Sudeki (PC) Review

By Athanasios 27.05.2019 2

Review for Sudeki on PC

The biggest problem of the Xbox line of consoles, at least initially, has been its somewhat poor, and not that varied library, with one of the biggest voids being the world of RPGs, especially those of the JRPG variety. Made by the, relatively unknown, Climax Solent, Sudeki opted to fill that void. Too bad that it was one of the most uninspiring examples of the genre, one of the reasons why few if any remember it. Initially published by Microsoft as an Xbox exclusive, it was subsequently ported to Windows. Here's another take on it, 15 years after its creation.

The Light and Shadow realms; two parallel dimensions that are in war with each other, with the Shadow being the "evil" side. Sounds clichéd and generic? Oh, you have no idea. Those expecting a SquareSoft-like epic will be disappointed, as the storyline of Sudeki is a few steps above the original Final Fantasy... minus the charm of the 8-bit graphics and music. Yes, some twists are involved, and, as it turns out, those two worlds have many things in common despite their vast differences, and the real evil in here is someone else entirely... but, meh. As always, though, it's not the story that matters the most, but the presentation - and it's this part where this fails the most.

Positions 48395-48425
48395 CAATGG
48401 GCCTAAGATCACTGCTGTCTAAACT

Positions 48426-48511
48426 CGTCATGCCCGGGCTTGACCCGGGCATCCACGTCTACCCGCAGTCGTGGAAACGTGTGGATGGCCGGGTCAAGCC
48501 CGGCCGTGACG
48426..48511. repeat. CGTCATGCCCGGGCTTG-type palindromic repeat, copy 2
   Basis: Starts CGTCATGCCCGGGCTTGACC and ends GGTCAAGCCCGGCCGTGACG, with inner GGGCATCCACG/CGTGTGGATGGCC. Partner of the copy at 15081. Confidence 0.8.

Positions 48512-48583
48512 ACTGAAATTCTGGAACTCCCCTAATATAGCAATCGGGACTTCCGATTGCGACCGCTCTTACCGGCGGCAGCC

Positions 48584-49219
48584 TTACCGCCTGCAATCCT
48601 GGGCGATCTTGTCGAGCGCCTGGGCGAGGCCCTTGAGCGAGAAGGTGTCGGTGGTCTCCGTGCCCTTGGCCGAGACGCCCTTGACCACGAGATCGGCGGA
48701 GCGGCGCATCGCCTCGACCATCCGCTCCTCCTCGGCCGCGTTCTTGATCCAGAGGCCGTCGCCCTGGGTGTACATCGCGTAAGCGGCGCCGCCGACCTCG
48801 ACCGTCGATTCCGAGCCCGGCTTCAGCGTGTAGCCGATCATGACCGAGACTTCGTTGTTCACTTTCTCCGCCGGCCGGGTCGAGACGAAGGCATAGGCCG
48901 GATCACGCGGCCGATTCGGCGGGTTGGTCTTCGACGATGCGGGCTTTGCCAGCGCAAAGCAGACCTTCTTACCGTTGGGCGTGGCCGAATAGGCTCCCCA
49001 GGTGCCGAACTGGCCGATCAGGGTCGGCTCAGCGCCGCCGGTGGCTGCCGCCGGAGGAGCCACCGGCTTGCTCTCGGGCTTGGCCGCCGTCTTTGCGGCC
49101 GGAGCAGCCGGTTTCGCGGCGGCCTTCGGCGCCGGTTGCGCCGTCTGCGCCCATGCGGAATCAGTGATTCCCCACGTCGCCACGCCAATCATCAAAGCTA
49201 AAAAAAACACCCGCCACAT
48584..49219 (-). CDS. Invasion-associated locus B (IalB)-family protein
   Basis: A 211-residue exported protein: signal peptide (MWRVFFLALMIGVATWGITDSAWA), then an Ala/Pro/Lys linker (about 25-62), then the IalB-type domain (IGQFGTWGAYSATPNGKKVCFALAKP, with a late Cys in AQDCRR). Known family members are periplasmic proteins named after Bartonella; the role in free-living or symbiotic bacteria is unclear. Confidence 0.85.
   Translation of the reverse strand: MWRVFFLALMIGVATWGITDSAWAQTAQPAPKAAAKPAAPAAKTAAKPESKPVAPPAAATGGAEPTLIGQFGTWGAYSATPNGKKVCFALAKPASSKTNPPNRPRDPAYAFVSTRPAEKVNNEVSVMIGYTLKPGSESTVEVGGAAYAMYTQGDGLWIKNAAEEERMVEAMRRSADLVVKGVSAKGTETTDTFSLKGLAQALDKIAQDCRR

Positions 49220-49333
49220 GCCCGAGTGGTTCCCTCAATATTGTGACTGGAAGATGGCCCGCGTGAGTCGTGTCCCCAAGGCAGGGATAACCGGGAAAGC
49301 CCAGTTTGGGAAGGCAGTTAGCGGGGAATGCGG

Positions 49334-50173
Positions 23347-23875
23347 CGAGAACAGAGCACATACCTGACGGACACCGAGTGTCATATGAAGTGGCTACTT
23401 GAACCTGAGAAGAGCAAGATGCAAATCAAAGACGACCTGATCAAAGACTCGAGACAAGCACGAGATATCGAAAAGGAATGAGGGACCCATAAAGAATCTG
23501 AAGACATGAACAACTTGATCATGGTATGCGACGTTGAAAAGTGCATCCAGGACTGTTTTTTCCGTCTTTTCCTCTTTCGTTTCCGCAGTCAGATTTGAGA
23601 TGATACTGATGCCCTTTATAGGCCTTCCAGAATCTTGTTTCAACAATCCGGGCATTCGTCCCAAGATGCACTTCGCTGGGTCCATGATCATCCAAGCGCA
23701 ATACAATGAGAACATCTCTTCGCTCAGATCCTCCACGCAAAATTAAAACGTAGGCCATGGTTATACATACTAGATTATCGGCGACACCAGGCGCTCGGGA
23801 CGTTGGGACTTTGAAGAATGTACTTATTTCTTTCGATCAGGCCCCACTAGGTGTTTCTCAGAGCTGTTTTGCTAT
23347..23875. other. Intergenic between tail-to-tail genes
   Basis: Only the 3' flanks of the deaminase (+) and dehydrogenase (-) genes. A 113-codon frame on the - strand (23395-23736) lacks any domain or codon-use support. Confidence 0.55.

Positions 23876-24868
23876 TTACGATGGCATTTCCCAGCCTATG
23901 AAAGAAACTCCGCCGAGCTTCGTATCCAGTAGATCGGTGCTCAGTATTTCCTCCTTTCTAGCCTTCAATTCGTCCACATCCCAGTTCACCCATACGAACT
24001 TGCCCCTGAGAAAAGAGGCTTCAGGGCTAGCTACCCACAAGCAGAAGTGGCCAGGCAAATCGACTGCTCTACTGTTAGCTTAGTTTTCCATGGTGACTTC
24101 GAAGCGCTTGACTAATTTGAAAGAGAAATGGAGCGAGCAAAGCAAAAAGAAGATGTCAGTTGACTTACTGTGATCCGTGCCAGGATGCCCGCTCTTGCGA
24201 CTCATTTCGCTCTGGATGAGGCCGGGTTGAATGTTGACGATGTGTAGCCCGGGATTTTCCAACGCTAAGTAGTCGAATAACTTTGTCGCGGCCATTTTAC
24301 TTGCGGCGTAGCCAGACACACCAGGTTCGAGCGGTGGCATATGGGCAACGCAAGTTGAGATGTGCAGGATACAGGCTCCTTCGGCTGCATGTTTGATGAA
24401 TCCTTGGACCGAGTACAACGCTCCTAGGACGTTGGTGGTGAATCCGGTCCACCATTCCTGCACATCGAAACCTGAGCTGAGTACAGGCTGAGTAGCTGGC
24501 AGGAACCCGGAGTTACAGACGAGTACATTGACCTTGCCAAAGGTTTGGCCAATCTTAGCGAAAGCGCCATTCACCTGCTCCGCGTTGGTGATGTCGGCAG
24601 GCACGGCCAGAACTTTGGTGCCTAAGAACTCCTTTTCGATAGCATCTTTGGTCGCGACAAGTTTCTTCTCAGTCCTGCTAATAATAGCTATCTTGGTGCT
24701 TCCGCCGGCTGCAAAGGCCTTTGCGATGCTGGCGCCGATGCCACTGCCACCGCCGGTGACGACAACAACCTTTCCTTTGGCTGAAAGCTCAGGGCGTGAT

Apart from a world that feels as artificial as possible, due to movie set-like towns, and NPCs that offer awesome world-building, with phrases like "I like fish" or "good morning," the protagonist quartet is quite the forgettable one. They start as a pretty promising bunch, with their unique design and personality traits, but they haven't been given much care, and, as such, never evolve past their character tropes. As an example, Tal, the warrior of the group, seems to have a bad relationship with his father, and after some irrelevant quests his "arc" ends with the father saying something like: "Sorry son for blaming you for my mistakes. I love you," or something along this lines.

Screenshot for Sudeki on PC

At least everything looks quite good, although, a bit too plastic-y for its own sake. With that being said, there are couple of flaws in here as well. For starters, while the Light realm is bright (duh!) and colourful, the Shadow realm is just... well, dark and boring, rather than atmospherically bleak. The faux-manga character design is a mixed bag, too, with the vast majority of characters, even main ones, looking as generic NPCs, with the only two that stand out being the two female protagonists, evident at how they were the biggest strength of the game's marketing. At least the annoying camera control of the Xbox version is no more in this one.

As for the sound portion: the various effects are decent; the music is mediocre at best (that is if you can actually manage to hear it); and, finally, the voice-acting is a few steps above atrocious. Without any exaggeration, juts gather a bunch of your - vocally untalented - friends, and have them do a variety of different accents (that often don't even have a place in a fantasy setting such as the one at hand), and the end result will surely be better than how lines are delivered in here. Couple that with the subpar writing, as well as the anime-ish habit of characters constantly shouting their moves, and you are in for quite the auditory experience.

Screenshot for Sudeki on PC